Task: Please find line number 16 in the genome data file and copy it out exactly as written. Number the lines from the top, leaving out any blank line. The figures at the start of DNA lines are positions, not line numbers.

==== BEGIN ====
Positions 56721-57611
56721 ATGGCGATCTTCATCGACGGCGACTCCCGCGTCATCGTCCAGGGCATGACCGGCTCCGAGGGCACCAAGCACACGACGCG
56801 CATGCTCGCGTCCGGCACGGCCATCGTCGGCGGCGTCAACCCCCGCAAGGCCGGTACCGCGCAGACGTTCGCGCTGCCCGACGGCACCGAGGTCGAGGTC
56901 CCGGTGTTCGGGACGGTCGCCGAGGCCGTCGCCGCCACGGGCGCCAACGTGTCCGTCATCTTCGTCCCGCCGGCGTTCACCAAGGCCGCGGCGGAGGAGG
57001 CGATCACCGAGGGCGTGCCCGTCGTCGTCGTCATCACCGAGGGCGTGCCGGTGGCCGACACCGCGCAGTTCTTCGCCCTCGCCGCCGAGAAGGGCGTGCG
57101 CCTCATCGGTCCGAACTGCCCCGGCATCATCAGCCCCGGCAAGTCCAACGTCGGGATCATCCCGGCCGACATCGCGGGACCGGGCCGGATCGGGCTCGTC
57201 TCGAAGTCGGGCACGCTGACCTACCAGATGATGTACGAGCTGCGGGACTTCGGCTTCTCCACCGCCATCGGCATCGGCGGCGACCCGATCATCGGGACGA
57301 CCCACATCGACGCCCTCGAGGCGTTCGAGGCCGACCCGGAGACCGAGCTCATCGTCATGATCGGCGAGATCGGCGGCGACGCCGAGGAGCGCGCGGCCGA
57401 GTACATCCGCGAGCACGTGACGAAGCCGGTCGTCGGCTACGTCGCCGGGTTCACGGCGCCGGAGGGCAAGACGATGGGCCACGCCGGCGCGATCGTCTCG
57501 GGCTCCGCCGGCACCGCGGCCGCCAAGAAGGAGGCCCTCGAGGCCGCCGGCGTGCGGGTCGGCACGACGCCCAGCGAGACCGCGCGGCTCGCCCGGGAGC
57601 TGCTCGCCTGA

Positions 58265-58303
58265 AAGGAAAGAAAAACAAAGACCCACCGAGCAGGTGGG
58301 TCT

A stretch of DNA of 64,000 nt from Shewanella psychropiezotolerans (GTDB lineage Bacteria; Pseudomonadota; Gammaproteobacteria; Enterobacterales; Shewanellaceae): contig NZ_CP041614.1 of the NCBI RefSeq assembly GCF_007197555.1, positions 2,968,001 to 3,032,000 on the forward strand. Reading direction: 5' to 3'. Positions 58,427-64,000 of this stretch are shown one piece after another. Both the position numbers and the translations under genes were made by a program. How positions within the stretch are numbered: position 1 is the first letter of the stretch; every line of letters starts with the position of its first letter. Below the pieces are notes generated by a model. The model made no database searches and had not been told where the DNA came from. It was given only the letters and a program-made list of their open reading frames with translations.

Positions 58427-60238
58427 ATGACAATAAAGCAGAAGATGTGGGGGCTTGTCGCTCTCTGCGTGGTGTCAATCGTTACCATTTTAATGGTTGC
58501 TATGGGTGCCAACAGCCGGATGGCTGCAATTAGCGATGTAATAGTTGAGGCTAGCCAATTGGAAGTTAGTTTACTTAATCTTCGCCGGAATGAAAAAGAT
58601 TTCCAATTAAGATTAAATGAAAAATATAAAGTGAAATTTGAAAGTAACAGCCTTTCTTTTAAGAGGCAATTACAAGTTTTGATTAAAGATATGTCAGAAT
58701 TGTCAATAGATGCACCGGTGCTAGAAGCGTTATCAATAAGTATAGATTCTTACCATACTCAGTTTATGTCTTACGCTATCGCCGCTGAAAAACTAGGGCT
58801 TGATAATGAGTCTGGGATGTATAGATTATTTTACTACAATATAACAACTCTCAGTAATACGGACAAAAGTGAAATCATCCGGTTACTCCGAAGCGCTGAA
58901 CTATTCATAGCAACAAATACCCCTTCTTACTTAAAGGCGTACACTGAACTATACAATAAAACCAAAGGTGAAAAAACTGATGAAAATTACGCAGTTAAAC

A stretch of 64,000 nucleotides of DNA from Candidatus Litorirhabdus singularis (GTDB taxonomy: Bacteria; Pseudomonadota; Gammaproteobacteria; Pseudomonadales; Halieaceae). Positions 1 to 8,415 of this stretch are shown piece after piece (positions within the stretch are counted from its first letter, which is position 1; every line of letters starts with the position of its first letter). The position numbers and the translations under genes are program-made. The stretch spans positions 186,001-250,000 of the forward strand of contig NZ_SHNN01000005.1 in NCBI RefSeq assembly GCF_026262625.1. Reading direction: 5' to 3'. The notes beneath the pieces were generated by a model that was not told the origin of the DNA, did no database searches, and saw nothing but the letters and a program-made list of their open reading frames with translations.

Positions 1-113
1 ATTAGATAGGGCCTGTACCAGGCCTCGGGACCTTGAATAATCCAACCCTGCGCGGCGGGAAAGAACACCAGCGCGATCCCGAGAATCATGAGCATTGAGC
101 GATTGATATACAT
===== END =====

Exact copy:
Positions 58427-60238